- https://t.co/f691CK2077 2 months ago
- Please stop trying to reset my password. The second factor messages are pissing me off. 3 months ago
Raising little Westies, and life as parent of a special needs son
It’s a fact of life, that the better a habit is for you, the easier it is to break and the harder it is to form.
One week ago, marked my transition from One Day to Day One with regards to cycling to work in Canberra. This put me back onto the path to the great habit I formed in 2011, which saw me sell a car I hadn’t driven in six weeks due to riding a bicycle to get from home to a railway station so I could catch the train to work.
The habit of hopping into a warm cosy car is very easy to slip into given both geography and climatic conditions of Canberra. Lately we’ve been having sub-zero temperatures (metric sub-zero) temperatures, and the hills around here… whoever named Mount Druitt was telling lies, but Mount Stromlo seems aptly named.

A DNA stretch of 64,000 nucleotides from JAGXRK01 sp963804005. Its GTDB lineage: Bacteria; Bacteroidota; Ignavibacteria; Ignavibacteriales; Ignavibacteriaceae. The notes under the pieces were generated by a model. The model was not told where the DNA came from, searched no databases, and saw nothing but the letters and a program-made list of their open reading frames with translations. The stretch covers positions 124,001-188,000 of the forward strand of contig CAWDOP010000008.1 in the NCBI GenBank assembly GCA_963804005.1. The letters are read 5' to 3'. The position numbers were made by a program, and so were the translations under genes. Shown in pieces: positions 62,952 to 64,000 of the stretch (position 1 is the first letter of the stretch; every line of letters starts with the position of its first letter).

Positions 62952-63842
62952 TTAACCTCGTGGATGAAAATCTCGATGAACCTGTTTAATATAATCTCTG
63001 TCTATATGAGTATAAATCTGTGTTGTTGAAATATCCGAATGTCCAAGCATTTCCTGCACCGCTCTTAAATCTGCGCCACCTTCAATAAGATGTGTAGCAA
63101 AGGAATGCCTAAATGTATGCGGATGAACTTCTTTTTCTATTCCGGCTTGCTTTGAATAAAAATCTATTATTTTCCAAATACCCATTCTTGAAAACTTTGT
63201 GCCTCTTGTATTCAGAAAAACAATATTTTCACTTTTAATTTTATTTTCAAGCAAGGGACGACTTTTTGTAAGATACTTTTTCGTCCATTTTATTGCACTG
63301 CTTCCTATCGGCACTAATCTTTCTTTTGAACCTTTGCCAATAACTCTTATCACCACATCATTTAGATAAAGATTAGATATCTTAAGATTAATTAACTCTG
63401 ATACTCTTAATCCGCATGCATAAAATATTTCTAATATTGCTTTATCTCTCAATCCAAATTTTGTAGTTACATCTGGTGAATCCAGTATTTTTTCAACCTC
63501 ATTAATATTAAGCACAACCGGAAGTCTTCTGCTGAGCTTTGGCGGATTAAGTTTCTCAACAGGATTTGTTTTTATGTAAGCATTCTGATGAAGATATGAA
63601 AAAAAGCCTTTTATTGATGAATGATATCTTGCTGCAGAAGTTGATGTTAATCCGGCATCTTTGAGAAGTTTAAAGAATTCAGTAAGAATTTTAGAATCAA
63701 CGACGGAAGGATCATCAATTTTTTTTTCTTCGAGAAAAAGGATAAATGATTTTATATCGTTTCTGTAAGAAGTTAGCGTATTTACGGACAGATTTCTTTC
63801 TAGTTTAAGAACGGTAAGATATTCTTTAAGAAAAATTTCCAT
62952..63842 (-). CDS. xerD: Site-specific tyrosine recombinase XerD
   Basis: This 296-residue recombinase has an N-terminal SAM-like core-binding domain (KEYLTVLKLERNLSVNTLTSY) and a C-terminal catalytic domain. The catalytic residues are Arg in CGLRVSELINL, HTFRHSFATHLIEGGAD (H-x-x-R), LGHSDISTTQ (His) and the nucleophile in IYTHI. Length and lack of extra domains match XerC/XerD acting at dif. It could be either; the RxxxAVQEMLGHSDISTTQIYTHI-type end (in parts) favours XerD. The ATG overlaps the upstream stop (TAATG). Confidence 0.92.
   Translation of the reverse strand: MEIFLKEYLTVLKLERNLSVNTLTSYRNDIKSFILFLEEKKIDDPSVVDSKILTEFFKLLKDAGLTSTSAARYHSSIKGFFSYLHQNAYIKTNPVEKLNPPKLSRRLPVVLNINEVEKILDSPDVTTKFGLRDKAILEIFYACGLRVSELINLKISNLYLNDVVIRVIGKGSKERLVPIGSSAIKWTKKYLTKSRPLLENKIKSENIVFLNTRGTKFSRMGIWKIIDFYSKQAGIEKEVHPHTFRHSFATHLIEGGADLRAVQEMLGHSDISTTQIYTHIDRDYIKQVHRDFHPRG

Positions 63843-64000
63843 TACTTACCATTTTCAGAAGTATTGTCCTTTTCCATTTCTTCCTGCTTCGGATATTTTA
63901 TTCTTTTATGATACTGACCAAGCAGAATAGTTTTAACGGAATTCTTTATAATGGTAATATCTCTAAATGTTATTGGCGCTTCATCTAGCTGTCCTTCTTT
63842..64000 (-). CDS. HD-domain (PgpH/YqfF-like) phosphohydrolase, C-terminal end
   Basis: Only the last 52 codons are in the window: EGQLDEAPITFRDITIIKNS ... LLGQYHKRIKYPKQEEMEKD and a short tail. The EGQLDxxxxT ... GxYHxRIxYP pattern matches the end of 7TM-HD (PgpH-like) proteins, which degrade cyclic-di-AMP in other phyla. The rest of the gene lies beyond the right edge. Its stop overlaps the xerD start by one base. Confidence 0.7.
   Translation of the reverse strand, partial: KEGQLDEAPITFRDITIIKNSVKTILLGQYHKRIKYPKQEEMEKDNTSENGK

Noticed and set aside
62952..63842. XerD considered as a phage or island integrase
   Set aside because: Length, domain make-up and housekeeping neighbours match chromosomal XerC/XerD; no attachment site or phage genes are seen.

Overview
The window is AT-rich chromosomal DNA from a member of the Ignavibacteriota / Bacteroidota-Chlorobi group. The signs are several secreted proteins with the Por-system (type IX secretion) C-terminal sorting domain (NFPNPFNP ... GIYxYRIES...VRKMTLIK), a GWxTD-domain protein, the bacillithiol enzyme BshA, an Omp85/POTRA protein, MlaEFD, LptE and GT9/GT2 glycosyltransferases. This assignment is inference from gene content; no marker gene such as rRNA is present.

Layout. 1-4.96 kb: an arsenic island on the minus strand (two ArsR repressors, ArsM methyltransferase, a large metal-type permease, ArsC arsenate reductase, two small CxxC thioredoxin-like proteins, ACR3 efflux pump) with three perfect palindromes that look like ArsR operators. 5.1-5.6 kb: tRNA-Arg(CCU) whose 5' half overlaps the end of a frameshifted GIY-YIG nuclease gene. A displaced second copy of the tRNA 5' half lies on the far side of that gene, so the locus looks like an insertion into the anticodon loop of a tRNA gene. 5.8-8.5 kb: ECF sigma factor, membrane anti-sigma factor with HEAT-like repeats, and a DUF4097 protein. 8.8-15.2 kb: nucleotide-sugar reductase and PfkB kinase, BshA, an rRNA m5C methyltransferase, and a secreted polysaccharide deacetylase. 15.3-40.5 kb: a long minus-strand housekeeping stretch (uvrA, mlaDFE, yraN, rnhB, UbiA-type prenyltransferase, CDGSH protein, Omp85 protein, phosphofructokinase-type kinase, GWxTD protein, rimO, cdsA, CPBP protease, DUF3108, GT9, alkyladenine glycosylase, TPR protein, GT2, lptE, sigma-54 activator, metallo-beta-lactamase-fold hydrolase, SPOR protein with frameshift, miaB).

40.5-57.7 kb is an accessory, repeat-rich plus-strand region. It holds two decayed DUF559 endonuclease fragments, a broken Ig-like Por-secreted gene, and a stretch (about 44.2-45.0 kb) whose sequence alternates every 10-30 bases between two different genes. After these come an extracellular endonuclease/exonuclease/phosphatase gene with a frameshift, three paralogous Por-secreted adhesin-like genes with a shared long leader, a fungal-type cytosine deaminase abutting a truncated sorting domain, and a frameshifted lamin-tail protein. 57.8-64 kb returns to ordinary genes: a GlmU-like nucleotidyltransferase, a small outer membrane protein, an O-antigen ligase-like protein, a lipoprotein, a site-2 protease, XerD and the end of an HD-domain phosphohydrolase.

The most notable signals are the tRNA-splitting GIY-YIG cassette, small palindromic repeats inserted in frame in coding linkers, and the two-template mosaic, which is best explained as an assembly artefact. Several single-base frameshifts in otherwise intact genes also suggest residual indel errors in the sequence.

So when someone can actually make that leap from doing something once, to doing something again, it is an equally important step in developing a habit. Our lives are shaped far more strongly by our habits rather than what we do once – unless of course our habit is to flit from one once-in-a-lifetime experience to the next.
I’m hoping to track my ride times, and see an improvement that is based not on external factors such as equipment, but on myself only.
Last year, a ride of about 5 km took me about 25 minutes – 5 minutes per km, or 12 km per hour.
This year, a ride of about 12 km is taking me about 1 hour 15 minutes. If I can get back to my fitness level from last year that will come down by more than 10 minutes – giving me an extra 20 minutes a day (I have to come home in the afternoon, too!).
Time I can spend doing something I enjoy – including maybe, “riding further“?
PS. A special shoutout to Westybec. Sucks to hear that while I’m away in Canberra she’s really crook at home with three kids. Hope to hear you’re on the mend soon, dear.